Banks use of allowances to soften a European Union cap on bonuses could face a “coordinated policy response”, the EU’s financial services chief Michel Barnier warned, prompting bankers to argue politicians should steer clear of pay.
The EU imposed controls on banker bonuses, blamed for encouraging risk-taking by staff whose pay was linked to their revenue-generating record, after taxpayers were forced to shore up lenders whose shaky finances were suddenly exposed in the financial crisis.
The controls limit payouts to the equivalent of an employee’s fixed salary, or twice that amount with shareholder approval.
Mr Barnier has asked the EU’s banking watchdog to wrap up by the end of September its probe into whether quarterly and monthly role-based allowances being paid by banks such as HSBC, Barclays and Citi should be allowed under the bonus cap rule.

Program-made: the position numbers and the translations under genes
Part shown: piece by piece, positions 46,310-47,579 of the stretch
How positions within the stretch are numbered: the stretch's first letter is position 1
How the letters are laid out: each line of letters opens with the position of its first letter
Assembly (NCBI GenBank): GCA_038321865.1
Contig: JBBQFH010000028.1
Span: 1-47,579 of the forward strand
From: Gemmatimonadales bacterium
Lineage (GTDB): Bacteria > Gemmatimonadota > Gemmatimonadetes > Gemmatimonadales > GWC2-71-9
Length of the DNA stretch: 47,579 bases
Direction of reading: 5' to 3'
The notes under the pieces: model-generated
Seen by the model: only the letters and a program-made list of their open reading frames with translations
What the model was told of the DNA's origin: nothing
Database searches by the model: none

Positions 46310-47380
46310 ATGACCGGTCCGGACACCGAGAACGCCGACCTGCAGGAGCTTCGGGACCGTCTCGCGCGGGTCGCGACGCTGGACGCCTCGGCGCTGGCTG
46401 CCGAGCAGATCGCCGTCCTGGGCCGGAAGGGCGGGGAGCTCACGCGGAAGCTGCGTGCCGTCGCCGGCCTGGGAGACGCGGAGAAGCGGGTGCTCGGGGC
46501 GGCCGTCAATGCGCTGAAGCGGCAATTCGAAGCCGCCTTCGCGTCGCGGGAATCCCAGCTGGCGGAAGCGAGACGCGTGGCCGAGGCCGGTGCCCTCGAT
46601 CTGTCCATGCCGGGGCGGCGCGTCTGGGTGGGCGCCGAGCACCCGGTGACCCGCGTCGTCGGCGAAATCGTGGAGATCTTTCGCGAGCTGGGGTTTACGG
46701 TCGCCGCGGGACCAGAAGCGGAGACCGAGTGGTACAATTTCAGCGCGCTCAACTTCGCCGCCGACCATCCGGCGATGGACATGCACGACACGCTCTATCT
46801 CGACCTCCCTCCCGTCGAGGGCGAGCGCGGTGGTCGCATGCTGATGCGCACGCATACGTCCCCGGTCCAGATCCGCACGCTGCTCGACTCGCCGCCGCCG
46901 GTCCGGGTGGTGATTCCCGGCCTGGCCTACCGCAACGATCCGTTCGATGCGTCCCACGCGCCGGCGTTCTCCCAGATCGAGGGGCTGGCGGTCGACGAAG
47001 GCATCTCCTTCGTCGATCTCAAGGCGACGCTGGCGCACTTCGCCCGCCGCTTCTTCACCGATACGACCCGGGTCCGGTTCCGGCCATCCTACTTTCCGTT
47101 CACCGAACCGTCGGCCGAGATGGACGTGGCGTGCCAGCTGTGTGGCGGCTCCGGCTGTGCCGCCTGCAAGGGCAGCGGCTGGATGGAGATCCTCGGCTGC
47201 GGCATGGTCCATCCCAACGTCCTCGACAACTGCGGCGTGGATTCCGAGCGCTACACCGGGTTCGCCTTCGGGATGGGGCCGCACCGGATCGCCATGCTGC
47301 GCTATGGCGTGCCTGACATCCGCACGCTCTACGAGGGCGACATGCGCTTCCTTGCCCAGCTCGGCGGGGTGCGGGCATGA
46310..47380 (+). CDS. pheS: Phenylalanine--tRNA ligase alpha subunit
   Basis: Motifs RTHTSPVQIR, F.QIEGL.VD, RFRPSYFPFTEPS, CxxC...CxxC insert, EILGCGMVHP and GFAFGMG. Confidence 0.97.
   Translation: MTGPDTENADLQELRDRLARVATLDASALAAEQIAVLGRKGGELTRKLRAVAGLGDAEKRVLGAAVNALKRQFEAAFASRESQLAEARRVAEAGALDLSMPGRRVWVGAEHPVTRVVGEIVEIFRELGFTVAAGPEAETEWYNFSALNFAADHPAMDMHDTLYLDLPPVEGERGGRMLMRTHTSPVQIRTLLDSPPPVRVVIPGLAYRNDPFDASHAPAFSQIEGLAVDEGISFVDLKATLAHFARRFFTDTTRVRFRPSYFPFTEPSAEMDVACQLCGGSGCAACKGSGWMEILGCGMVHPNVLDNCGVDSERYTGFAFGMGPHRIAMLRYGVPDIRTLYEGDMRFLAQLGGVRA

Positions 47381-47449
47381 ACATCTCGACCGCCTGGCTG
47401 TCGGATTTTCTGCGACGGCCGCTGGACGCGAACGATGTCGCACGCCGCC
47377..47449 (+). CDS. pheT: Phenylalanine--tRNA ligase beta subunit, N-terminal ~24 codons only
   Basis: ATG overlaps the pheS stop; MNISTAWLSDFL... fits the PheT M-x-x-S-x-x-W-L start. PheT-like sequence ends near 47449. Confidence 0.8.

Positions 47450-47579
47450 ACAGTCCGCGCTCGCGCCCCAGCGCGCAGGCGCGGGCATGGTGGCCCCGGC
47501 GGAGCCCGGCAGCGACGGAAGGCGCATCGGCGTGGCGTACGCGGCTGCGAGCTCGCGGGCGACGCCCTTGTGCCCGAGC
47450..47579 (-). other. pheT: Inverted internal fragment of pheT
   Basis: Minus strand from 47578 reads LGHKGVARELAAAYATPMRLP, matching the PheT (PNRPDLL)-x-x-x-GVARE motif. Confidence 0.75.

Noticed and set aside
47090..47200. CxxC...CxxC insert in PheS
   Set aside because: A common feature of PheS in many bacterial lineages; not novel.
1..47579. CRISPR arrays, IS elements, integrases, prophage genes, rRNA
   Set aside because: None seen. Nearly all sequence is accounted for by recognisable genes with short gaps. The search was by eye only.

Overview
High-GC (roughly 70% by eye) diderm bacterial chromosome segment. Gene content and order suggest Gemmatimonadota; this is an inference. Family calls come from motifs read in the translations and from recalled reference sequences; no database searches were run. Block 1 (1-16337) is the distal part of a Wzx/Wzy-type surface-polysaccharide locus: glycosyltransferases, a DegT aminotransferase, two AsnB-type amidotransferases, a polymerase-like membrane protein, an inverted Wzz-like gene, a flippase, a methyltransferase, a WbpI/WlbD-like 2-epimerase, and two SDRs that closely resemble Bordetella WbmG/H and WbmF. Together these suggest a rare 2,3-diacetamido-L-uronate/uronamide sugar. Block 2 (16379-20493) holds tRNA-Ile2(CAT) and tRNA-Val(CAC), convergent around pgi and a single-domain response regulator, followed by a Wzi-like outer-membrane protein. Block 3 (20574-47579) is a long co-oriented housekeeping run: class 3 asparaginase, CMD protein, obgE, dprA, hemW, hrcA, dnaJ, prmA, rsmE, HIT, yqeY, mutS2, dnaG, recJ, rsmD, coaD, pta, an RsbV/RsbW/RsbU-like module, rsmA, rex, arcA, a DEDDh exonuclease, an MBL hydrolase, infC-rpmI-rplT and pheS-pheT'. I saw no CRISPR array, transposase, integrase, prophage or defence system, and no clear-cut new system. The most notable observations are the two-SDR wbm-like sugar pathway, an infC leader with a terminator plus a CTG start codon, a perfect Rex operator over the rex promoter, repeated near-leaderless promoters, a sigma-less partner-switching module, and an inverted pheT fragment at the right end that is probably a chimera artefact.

But banks insist allowances are part of fixed pay and reject accusations from some European Union lawmakers and others that they are simply stealth bonus payments.
“Ultimately, we think that decisions about pay is a matter for shareholders and not politicians,” the British Bankers’ Association said.
The EBA had said that it would complete its probe into allowances and report back by the end of the year, with possible new guidance for banks before the cap takes effect on awards handed out early in 2015 for performance covering 2014.
But Mr Barnier published a letter in which he asked the EBA to speed up its timetable for the probe.